This being Super Bowl Sunday means that its time for a football illustration. Sports Illustrated ran a story on its cover this week asking whether God cares who wins the Super Bowl. I say clearly not since the Patriots are not in it. Then again, Jesus had a preference for losers. As even Sports Illustrated noted, “the Bible is filled with passages that extol the weak over the strong and the poor at the expense of the rich.” Not that that the Patriots can be described as poor. Neither weakness nor poverty are NFL values. Still, despite all the contradictions with holy Scripture, there are a lot of believers in the NFL, both players and coaches, both Ravens and 49ers. All those tattoos on 49er quarterback Colin Kaepernick’s biceps? Bible verses. This despite Leviticus 19:28 which reads: “You shall not tattoo any marks upon you: I am the LORD.” (There’s actually a tattoo parlor on E. Lake St. called Leviticus Tattoo and Piercing)
Sports Illustrated recounted how “just 50 years ago [any] coziness between public Christianity and football would have seemed absurd.” Athletes were nobody’s idea of good ambassadors for religion; they were more likely to be seen as dissolute drinkers and womanizers instead of devout. The aggressive, violent play preached by coaches of an earlier generation was accepted as natural precisely because sport was pagan, not Christian. Christianity was light: peaceful, charitable and pious. Sport was dark: savage, ruthless, impious. Now players regularly meet for Bible study on Wednesdays before pounding each other into a concussive stupor on Sunday. Praise the Lord. Churches will cancel services tonight so that believers can gather in alternative houses of worship around big screen altars over a communion of beer and buffalo wings. Lifeway sells a media kit you can play during halftime to lead your neighbors to Christ. $149.95. The Patriots chaplain attended my church in Boston. Once had a tight end preach the sermon during revival week. It was terrible, but who cared? He played for the Patriots. Touchdown Jesus. We make it work.
Among the most vocal of believers is Ravens linebacker Ray Lewis. Tonight’s Super Bowl will be his last game in a Hall of Fame career. Lewis has definitely made it work for him. He is a passionate follower of the Prince of peace despite his violent play on the field, and his questionable behavior off. This past week it was deer antler spray—whatever that is—sold to him by a brother in the Lord. Thirteen years ago it was accessory to double murder outside an Atlanta nightclub to which Lewis pleaded guilty in exchange for his testimony. “My mom taught me to put my complete faith in God,” Lewis recently said. “You talk about the walk of Jesus… that’s what my life is based on.”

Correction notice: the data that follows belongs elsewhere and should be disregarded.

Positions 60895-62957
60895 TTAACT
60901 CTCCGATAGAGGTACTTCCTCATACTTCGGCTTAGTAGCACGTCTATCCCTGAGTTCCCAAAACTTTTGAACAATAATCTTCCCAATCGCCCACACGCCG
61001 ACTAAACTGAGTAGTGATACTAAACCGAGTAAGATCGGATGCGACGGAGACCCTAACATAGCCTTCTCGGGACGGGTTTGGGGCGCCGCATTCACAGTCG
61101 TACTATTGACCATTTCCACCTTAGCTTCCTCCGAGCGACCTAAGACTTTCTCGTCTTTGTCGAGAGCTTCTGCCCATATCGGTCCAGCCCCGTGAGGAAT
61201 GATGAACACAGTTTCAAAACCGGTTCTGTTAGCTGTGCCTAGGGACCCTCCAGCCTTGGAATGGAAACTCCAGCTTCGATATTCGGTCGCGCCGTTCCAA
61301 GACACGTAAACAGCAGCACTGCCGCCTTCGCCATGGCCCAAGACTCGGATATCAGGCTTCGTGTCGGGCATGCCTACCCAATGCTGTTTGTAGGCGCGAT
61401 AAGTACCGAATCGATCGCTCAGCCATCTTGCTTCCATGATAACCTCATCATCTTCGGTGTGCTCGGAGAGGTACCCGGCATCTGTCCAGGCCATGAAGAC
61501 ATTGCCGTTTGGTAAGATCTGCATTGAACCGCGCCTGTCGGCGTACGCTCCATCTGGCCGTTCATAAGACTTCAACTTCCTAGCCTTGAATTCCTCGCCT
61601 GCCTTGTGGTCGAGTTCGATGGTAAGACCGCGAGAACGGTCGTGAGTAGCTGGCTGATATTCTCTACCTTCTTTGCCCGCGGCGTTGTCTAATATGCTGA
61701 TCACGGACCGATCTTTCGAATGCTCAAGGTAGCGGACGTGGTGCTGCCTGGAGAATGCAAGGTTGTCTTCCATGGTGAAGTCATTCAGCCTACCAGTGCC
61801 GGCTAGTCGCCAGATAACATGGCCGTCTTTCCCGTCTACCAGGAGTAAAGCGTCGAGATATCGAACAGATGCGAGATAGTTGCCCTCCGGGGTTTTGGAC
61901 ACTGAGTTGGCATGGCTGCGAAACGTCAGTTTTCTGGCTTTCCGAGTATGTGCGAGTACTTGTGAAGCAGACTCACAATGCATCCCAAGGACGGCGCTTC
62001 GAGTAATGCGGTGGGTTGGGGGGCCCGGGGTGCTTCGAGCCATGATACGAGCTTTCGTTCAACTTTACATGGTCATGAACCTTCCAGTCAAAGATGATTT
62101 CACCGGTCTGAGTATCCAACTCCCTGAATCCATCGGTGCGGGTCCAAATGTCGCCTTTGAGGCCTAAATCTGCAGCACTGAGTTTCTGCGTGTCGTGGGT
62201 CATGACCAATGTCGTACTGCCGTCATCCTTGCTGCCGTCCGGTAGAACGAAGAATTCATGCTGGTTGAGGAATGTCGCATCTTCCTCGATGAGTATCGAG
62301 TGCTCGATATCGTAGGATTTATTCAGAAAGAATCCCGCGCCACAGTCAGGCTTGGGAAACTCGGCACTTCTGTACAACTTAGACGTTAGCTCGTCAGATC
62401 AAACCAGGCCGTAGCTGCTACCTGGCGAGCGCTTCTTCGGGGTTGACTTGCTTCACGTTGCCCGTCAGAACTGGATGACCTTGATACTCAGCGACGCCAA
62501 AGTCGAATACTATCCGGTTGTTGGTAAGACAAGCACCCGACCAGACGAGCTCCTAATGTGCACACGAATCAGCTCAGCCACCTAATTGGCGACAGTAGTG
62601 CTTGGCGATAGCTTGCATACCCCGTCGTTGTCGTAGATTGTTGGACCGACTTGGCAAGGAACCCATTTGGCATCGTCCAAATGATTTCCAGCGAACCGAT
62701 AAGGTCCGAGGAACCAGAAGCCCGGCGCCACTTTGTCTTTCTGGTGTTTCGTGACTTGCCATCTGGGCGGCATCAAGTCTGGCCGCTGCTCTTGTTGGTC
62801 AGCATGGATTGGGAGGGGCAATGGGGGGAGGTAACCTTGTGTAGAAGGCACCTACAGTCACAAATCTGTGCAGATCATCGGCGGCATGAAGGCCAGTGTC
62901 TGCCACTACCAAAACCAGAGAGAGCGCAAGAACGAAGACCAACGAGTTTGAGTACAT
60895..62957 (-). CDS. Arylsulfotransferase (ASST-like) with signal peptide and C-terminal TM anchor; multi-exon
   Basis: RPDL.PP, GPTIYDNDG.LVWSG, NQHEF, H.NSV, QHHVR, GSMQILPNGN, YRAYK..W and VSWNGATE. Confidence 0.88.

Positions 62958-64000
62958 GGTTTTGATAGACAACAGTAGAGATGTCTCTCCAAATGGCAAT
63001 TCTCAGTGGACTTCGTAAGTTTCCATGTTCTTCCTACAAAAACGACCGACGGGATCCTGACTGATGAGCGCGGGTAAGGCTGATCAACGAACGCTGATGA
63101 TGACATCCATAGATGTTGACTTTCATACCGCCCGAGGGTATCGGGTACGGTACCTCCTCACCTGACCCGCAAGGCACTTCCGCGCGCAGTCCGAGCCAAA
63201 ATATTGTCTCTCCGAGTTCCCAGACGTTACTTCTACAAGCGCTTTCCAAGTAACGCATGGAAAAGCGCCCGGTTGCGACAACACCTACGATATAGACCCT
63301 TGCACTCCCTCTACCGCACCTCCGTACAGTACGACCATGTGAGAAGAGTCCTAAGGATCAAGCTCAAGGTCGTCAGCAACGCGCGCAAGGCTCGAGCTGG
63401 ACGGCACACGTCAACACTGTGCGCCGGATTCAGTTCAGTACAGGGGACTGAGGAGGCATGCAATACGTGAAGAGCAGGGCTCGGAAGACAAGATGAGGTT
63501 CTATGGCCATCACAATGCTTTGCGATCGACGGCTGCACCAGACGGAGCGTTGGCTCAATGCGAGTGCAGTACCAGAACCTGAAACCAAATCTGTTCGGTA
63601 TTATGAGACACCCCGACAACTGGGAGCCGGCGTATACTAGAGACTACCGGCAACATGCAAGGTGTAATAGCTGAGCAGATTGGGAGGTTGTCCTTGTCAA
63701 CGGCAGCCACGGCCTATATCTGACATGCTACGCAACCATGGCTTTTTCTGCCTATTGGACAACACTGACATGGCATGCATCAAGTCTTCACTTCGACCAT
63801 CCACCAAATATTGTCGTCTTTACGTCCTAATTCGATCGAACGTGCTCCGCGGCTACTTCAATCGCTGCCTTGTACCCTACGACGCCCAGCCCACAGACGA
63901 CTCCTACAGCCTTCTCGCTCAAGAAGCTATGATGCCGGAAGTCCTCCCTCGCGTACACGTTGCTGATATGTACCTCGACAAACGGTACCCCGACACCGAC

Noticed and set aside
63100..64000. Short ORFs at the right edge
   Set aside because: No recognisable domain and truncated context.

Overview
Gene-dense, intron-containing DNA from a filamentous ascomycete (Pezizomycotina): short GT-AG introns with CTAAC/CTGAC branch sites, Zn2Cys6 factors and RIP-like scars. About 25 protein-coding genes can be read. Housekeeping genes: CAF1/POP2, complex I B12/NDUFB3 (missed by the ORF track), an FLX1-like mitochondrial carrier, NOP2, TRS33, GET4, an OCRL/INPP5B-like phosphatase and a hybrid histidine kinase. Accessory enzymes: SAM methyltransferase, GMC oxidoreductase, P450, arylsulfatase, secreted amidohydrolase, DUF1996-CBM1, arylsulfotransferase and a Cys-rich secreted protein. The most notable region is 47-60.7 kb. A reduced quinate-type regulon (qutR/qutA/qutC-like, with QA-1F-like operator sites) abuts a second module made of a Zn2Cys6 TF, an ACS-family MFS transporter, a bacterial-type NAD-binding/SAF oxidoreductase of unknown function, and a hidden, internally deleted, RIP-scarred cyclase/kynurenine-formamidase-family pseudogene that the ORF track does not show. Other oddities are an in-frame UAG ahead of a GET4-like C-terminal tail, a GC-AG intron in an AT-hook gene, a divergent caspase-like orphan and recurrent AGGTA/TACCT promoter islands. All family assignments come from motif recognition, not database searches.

Asked which biblical figure he most closely identified with, without hesitation Ray Lewis cited King David. A flawed yet righteous stone cold giant-slayer with a heart for God, King David abused his power to commit both murder and rape. Exposed by a prophet, David confessed his sin and rose from disgrace to grace, blessed by God and made things right. Ray Lewis’s identification with David demonstrates that he understands the moral ramifications of being involved in an event in which two young men lost their lives. Lewis does not make a habit of publicly talking about that fateful night, but his life afterwards, whether or not he acknowledges it, has been a testament to redemption and atonement, making the most of a second opportunity. Observers attest that Lewis has become a force for good in the community and a strong mentor to younger players in a billion-dollar football culture rife with temptation toward sin and corruption.
John writes that “If we say that we have fellowship with God while we are walking in darkness, we lie and do not live by the truth.” And yet we all know it is possible to walk in the light and still stumble and fall. Believers in Jesus do unbelievably dumb things. Dark things. Hurtful things. Harmful things. We are living contradictions. “Light has come into the world,” Jesus declared in John’s gospel, “and people loved darkness rather than light because they did not want their evil deedsexposed.” “If we say we have no sin we rationalize, we minimize, we deny, we deceive ourselves.” God’s light that illumines the straight path also shines a glare on the detours we choose. The difference is in how we respond to the exposure.